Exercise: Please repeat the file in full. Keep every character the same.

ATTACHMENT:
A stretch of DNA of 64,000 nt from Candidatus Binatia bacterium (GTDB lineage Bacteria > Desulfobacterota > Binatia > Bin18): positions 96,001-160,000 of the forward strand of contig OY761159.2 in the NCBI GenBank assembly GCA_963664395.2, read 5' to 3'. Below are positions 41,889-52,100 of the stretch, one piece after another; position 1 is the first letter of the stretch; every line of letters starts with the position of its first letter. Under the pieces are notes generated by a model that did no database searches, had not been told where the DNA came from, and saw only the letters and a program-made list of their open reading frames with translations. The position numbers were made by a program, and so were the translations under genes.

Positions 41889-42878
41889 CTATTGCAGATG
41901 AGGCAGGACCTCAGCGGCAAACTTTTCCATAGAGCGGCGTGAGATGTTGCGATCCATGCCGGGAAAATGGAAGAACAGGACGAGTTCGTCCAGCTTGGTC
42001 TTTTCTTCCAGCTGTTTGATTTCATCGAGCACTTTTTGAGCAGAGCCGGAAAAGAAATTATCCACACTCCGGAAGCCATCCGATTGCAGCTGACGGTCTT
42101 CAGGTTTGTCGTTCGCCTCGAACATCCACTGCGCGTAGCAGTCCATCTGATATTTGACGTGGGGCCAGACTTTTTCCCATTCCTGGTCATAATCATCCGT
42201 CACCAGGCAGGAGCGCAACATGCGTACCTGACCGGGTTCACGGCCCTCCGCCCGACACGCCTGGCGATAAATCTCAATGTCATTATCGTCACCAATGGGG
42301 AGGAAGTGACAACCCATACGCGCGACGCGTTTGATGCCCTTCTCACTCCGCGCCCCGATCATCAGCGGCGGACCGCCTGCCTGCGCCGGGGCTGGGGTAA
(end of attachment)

A stretch of DNA of 64,000 nt from Candidatus Binatia bacterium (GTDB lineage Bacteria > Desulfobacterota > Binatia > Bin18): positions 96,001-160,000 of the forward strand of contig OY761159.2 in the NCBI GenBank assembly GCA_963664395.2, read 5' to 3'. Below are positions 41,889-52,100 of the stretch, one piece after another; position 1 is the first letter of the stretch; every line of letters starts with the position of its first letter. Under the pieces are notes generated by a model that did no database searches, had not been told where the DNA came from, and saw only the letters and a program-made list of their open reading frames with translations. The position numbers were made by a program, and so were the translations under genes.

Positions 41889-42878
41889 CTATTGCAGATG
41901 AGGCAGGACCTCAGCGGCAAACTTTTCCATAGAGCGGCGTGAGATGTTGCGATCCATGCCGGGAAAATGGAAGAACAGGACGAGTTCGTCCAGCTTGGTC
42001 TTTTCTTCCAGCTGTTTGATTTCATCGAGCACTTTTTGAGCAGAGCCGGAAAAGAAATTATCCACACTCCGGAAGCCATCCGATTGCAGCTGACGGTCTT
42101 CAGGTTTGTCGTTCGCCTCGAACATCCACTGCGCGTAGCAGTCCATCTGATATTTGACGTGGGGCCAGACTTTTTCCCATTCCTGGTCATAATCATCCGT
42201 CACCAGGCAGGAGCGCAACATGCGTACCTGACCGGGTTCACGGCCCTCCGCCCGACACGCCTGGCGATAAATCTCAATGTCATTATCGTCACCAATGGGG
42301 AGGAAGTGACAACCCATACGCGCGACGCGTTTGATGCCCTTCTCACTCCGCGCCCCGATCATCAGCGGCGGACCGCCTGCCTGCGCCGGGGCTGGGGTAA